The Department of Education, along with other agencies, has developed a contingency plan in the event of a government shutdown. The plan can be seen here. The other agency contingency plans, including BIA and BIE, can be seen here.
A quote from the Department of Education’s plan:
As set forth in this plan, the Department would furlough over 90 percent of its total staff level for the first week of such a lapse. During this first week, we would maintain only those excepted functions related to the discharge of the duties of Presidentially-appointed, Senate-confirmed individuals;those employees charged with the protection of life and property; and, as appropriate, the obligation, payment, and support of student financial aid as well as other authorized payments and obligations.
A prior post on this issue can be seen here. Another ED Week article on the issue can be seen here.
Education Week is hosting a webinar on October 1st entitled Best Practices for Implementing Online Learning in K–12 School Districts.
As an increasing number of schools and school districts adopt online learning as a way to boost graduation rates, address multiple student populations, expand their course catalogs, and personalize learning, understanding the challenges and obstacles that educators face as they introduce new programs is key.
Here is a funding opportunity for tribes from NCAI. Among the potential funding projects, tribes can receive a grant for efforts to develop education policies, work with states/localities on education efforts, and take over their education systems.
The Indian Nations at Risk: An Educational Strategy for Action report was from the Department of Education in 1991. An excerpt:
American Indian tribes and Alaska Native Communities are nations at risk.
Our schools have failed to nurture the intellectual development and academic performance of many Native children, as is evident from their high dropoutrates and negative attitudes toward school.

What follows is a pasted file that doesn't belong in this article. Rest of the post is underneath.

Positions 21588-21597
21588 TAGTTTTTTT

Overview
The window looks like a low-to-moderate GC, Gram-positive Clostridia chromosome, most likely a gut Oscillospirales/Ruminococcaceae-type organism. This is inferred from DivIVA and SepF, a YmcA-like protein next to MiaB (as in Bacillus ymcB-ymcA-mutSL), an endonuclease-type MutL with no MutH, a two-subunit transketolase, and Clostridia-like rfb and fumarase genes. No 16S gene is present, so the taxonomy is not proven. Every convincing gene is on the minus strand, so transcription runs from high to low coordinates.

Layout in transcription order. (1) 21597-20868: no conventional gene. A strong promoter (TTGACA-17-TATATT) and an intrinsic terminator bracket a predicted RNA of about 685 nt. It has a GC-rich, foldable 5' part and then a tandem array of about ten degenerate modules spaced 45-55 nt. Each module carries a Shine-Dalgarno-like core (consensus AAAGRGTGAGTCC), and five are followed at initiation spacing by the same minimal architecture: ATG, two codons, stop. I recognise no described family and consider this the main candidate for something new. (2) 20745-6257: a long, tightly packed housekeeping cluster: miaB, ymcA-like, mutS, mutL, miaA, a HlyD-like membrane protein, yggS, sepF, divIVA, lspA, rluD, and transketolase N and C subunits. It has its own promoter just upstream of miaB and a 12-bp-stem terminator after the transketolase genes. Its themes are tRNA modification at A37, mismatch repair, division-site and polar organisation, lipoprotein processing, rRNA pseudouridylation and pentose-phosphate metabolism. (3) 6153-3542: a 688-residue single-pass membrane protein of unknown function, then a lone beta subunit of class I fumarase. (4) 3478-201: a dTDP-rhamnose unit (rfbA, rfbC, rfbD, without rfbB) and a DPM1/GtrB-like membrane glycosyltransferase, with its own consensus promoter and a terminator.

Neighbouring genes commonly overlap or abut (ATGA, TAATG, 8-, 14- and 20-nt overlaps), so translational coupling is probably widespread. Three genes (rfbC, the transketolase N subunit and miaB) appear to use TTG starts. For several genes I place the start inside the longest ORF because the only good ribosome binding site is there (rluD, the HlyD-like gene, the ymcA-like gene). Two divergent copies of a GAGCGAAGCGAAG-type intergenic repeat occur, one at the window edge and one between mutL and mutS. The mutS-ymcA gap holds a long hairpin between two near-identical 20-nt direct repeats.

Our schools have discouraged the use of Native languages in the classroom, thereby contributing to a weakening of the Natives’ resolve to retain and continue the development of their original languages and cultures.
Indian lands and resources are constantly besieged by outside forces interested in further reducing their original holdings.
Political relationships between the tribes and the federal government fluctuate with the will of the U.S. congress and decisions by the courts.
Quinton Roman Nose, TEDNA’s Executive Director, was quoted in a recent article in Indian Country Today. The article, Native Education Situation Dire, Says Report; Sequestration Not Helping, highlights The Education Trust’s recent report, The State of Education for Native Students. A quote from the article:
Quinton Roman Nose, executive director of the Tribal Education Departments National Assembly, said the report paints a dire picture that Indian education experts have long been asking the federal government to heed and change for the better. He believes the information presented in the report offers a starting point for more research as to why there has been little progress under the Obama administration for Native students. “I wish there were more information regarding local partnerships between tribes, local education agencies and state education agencies,” Roman Nose added. “The recent State Tribal Education Partnership grant has awarded four grants to have tribal education agencies partner with local education agencies and state education agencies in developing selected title programs from the Elementary and Secondary Education Act.”
Education Week has a good article outlining the fiscal face off and education’s role. The article is entitled Education’s Role in the Fiscal Face Off. A quote:
The budget uncertainty that education advocates and school districts have lived with for the past two years doesn’t seem likely to go away anytime soon. The across-the-board cuts known as “sequestration” that went into effect last March are still in place. And now, a spending showdown driven by conservative Republicans in Congress over whether to defund the president’s landmark health-care law means a government shutdown could be in the offing. Plus, there’s likely to be yet another fight in October over raising the federal debt ceiling. Here’s a handy guide to what’s happened so far and what to watch for.